Sunday 15 April 2018 / 11:24 AM Foreign Policy / Jeremy Corbyn

Labour calls for War Powers Act

In the most serious matters of peace and security, the Prime Minister of Britain should be accountable to Parliament, not to the whims of any other governments.

Labour has called for a ‘War Powers Act’ for the UK, which would enshrine in law that the government must seek parliamentary approval before committing to planned military action.

In 2011, the Coalition Government suggested a convention that the House of Commons should have a chance to debate before troops were committed to military operations, however Theresa May ordered air strikes on Syria without observing this convention. Labour’s proposal will codify this into law.

Speaking on the Andrew Marr show about the UK air strikes in Syria, Jeremy Corbyn MP, Leader of the Labour Party, said:

“I think parliament should have a say in this and I think the Prime Minister could have quite easily done that.

“She took a decision sometime last week that we were going to work with Macron and Trump in order to have an impact on the chemical weapons establishment in Syria.

“She could have recalled parliament last week – it is only the Prime Minister who can recall parliament – or she could have delayed until tomorrow when parliament returns. There is precedent over previous interventions when parliament has had a vote.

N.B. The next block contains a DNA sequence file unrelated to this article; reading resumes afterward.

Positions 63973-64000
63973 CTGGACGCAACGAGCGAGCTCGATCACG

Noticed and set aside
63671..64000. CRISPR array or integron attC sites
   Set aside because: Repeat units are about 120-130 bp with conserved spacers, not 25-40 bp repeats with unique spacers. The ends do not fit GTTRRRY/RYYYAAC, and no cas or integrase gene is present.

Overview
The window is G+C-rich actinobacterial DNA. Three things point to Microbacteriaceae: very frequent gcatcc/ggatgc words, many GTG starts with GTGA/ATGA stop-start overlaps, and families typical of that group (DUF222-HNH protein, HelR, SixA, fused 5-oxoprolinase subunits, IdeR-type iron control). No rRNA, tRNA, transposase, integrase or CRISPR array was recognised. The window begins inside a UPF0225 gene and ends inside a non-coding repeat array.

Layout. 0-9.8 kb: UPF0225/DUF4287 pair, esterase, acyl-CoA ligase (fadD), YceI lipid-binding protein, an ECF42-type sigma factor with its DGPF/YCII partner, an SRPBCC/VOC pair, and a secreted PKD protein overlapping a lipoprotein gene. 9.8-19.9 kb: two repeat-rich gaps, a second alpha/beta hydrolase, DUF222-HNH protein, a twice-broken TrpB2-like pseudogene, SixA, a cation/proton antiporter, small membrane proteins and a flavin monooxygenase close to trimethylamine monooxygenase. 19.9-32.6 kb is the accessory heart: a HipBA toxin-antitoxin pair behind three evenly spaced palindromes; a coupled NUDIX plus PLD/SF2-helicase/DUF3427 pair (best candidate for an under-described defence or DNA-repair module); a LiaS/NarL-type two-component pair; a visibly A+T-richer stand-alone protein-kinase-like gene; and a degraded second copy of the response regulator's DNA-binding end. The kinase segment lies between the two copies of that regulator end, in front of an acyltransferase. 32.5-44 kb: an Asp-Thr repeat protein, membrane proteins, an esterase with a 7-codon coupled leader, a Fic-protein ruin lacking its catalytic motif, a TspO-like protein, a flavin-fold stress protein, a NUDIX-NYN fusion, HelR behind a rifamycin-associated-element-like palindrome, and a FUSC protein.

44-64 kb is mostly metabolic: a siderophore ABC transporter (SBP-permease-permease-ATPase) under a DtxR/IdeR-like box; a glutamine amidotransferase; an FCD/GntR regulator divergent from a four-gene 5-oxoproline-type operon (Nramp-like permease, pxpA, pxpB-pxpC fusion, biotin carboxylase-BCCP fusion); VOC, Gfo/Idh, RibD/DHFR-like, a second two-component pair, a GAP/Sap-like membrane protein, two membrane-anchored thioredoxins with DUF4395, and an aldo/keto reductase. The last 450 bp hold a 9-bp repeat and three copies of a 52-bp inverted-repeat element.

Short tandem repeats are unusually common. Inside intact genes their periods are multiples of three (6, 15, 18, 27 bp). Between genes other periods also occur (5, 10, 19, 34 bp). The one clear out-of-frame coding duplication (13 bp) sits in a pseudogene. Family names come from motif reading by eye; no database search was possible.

“I think what we need in this country is something more robust like a War Powers Act so governments do get held to account by parliament for what they do in our name.”


Notes to editors

• David Cameron pledged in the 2010 general election to reduce the powers of the prime minister and boost the role of parliament in order to build public trust in politics.

• Jeremy Corbyn called for a War Powers Act to be introduced in his response to the Chilcot Report in 2016:

“We also need much stronger oversight of the security and intelligence services, full restoration of proper cabinet government, and to give parliament the decisive say over any future decision to go to war based on objective information and not just through government discretion but through a War Powers Act –which I hope this Parliament will pass.”

• Plans for a war powers act were dropped by Michael Fallon in 2017

• A Survation poll for the Mail on Sunday found that 54% of people thought it was wrong that Theresa May ordered air strikes in Syria without parliamentary approval.